DETROIT -- An easy way for the White Sox to judge their seven-game road trip to Texas and Detroit would be to label it a qualified success.
Yes, they posted a subpar 3-4 record against the Rangers and Tigers (11-8), a run that ended Thursday afternoon with 7-4 loss at Comerica Park. But they did so without Chris Sale taking the mound.
They did so with leadoff man Adam Eaton out the etire four-game set against the Tigers and Conor Gillaspie missing the final three contests. They did so with Felipe Paulino battling through soreness in his rotator cuff during a rough start on Friday in Arlington.
Their replacements certainly are more than capable, but they still aren't the everyday starters. So saying this run was better than average wouldn't be out of the question.
But the White Sox aren't about breaking even and aren't about moral victories. It doesn't matter that this team is taking part in its much-talked about reshaping process. They still want to contend in 2014.
Losing four of seven games isn't exactly unacceptable. It's also far from ideal.
"Obviously your goal is to win every series, and we didn't do that," said White Sox designated hitter Adam Dunn, who hit his 445th career homer and doubled in Thursday's setback. "So any time you come home with a losing record, I don't think that's what your goal is.
"I thought we played pretty good on the road. We had chances offensively to break the game open or get a big hit and score some runs early. We just haven't been able to do it."
There were chances late Thursday for the White Sox against Detroit setup man Joba Chamberlain, and there were chances early against Max Scherzer (2-1), the reigning American League Cy Young winner. In fact, the White Sox put two runners on base in the second, fourth and fifth while Scherzer was on the mound over his six innings. They only could manage two runs.
One of those runs was of the gift variety, when Dayan Viciedo's routine fly ball to open the sixth was lost by right fielder Torii Hunter upon contact. By the time he found the ball, Hunter could make only a last-second dive. He couldn't come up with it, leaving Viciedo with a triple.
Viciedo, who scored on Alexei Ramirez's sacrifice fly, finished a home run short of the cycle and was batting an American League-best .377 at the contest's end..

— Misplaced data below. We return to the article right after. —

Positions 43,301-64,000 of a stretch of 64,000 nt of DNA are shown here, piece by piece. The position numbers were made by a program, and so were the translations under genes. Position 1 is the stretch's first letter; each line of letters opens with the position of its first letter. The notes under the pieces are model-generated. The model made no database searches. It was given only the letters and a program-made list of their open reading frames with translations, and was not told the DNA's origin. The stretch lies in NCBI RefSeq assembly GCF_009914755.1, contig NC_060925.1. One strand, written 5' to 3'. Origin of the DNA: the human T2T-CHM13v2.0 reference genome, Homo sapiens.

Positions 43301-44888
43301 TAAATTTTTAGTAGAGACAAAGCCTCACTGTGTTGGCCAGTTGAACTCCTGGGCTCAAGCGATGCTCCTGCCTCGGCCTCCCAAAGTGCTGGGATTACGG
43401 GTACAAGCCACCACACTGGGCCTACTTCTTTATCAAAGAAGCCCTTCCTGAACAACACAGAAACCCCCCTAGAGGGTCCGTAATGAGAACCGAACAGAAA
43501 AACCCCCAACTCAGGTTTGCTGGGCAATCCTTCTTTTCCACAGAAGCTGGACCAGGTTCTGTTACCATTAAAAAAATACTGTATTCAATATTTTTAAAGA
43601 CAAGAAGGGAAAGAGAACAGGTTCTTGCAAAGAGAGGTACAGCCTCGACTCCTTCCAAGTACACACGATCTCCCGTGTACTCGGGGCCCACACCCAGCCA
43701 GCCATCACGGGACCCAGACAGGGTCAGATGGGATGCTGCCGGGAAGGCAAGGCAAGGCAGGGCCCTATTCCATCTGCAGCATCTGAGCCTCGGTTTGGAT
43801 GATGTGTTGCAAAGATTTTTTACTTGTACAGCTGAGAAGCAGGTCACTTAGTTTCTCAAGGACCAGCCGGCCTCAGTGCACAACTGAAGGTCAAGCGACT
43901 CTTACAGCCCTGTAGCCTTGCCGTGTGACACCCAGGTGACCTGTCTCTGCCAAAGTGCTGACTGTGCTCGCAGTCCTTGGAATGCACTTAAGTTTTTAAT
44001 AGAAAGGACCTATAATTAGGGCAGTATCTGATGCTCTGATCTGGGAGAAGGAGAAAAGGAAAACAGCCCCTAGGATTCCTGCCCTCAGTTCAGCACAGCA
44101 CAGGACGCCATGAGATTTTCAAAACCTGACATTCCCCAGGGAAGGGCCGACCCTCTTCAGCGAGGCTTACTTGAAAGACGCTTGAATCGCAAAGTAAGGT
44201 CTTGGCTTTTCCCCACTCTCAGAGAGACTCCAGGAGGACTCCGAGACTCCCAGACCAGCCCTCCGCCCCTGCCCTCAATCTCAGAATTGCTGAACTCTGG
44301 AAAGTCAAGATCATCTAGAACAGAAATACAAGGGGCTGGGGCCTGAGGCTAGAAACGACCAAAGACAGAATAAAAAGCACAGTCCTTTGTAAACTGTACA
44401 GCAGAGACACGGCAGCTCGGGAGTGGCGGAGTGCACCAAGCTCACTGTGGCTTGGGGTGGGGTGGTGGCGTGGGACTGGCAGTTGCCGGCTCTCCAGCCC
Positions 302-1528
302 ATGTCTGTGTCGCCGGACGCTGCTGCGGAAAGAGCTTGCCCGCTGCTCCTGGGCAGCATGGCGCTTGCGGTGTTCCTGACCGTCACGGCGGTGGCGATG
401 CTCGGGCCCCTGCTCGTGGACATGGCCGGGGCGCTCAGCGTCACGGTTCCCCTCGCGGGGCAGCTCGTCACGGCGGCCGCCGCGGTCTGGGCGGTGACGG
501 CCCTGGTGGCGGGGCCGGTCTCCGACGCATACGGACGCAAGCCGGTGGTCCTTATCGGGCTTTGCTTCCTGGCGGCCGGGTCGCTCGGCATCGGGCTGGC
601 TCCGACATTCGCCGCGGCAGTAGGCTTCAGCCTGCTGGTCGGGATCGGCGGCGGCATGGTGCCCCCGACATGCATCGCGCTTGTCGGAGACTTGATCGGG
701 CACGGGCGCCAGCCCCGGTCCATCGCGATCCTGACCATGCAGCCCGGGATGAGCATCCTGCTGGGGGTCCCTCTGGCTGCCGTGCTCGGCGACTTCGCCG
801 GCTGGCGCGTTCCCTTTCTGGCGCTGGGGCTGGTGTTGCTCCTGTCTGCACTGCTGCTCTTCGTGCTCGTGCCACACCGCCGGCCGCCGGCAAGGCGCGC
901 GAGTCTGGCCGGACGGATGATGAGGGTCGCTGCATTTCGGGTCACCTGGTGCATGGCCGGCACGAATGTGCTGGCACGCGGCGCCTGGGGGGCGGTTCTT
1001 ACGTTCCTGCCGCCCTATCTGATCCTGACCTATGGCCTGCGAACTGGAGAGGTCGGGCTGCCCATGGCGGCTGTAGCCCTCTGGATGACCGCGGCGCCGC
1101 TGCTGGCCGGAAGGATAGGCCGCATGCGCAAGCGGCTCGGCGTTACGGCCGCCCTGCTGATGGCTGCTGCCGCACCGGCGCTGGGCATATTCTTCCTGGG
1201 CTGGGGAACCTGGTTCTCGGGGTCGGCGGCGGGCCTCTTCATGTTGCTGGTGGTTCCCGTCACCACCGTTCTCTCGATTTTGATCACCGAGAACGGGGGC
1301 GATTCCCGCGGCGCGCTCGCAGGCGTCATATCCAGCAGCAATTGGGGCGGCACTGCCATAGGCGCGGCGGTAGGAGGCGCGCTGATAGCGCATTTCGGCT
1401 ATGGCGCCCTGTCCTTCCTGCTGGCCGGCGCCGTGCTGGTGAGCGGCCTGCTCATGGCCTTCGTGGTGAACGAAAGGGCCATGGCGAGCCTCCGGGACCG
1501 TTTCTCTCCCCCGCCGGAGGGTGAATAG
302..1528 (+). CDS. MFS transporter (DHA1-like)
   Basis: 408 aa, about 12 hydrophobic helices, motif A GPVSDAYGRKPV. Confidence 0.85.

Scherzer struck out 10, including Gordon Beckham three times in his first game of the 2014 campaign, but he also threw 110 pitches.
"Q [Jose Quintana] pitched a good ballgame, he really did. He deserved better," said White Sox manager Robin Ventura. "But Max got us when he needed to. We had opportunities and they took advantage of theirs."
"He's a Cy Young winner," said Dunn of Scherzer. "He's another guy with great stuff and the same story against [Justin] Verlander: when you get opportunities early, you've got to capitalize on them. If not, they don't get any easier. That's kind of what happened again today."
Quintana (1-2) yielded single runs in the second, third and fifth, which was enough to hand the southpaw loss No. 2. All three runs scored after two were out and nobody was on base.
"It's a pretty good lineup," said Quintana, who allowed seven hits over six innings and 98 pitches, didn't walk a batter and struck out three. "I wanted to throw less pitches because I wanted to go long in the game, but the only thing with me was [three] runs after two outs."
"We had a good approach with two outs," Detroit's Miguel Cabrera said. "And we put the ball in play."
In the second for Detroit, it was an Austin Jackson triple and a Nick Castellanos single. In the third, it was Ian Kinsler's single, a wild pitch and Cabrera's run-scoring single to right. And it was Rajai Davis who connected for a solo homer in the fifth.
Detroit added two in the seventh off of the relief tandem of Maikel Cleto and Daniel Webb, with Cabrera delivering a two-out single to center with the bases loaded. The Tigers scored two more in the eighth to answer a comeback by the White Sox (11-12) in the top of the frame against Chamberlain.
Dunn doubled, Viciedo singled and Ramirez singled to bring home one, and Alejandro De Aza's stolen base with runners on first and third, coupled with Detroit catcher Bryan Holaday's bad throw into center, scored Viciedo with the second tally. Close, but not quite good enough as Joe Nathan (fourth save) finished off the White Sox in the ninth. He was aided on the final out by a batter interference call on Jose Abreu, who struck out as Marcus Semien tried to steal second. Semien was ruled out on the call to end the game.
That "close but not quite good enough" description would pretty much fit the White Sox journey away from U.S. Cellular Field.
"Coming through here, we're pretty banged up and with [Detroit], it still is pretty good," Ventura said. "Hopefully we can get healthy and go from there."
"The White Sox are always a challenging team. They're always going to compete against me and grind out at-bats against me," Scherzer said. "I felt like they did that today. They were able to put runners on base, but I did a good job of pitching with runners on base, and I was able to rack up strikeouts when I needed."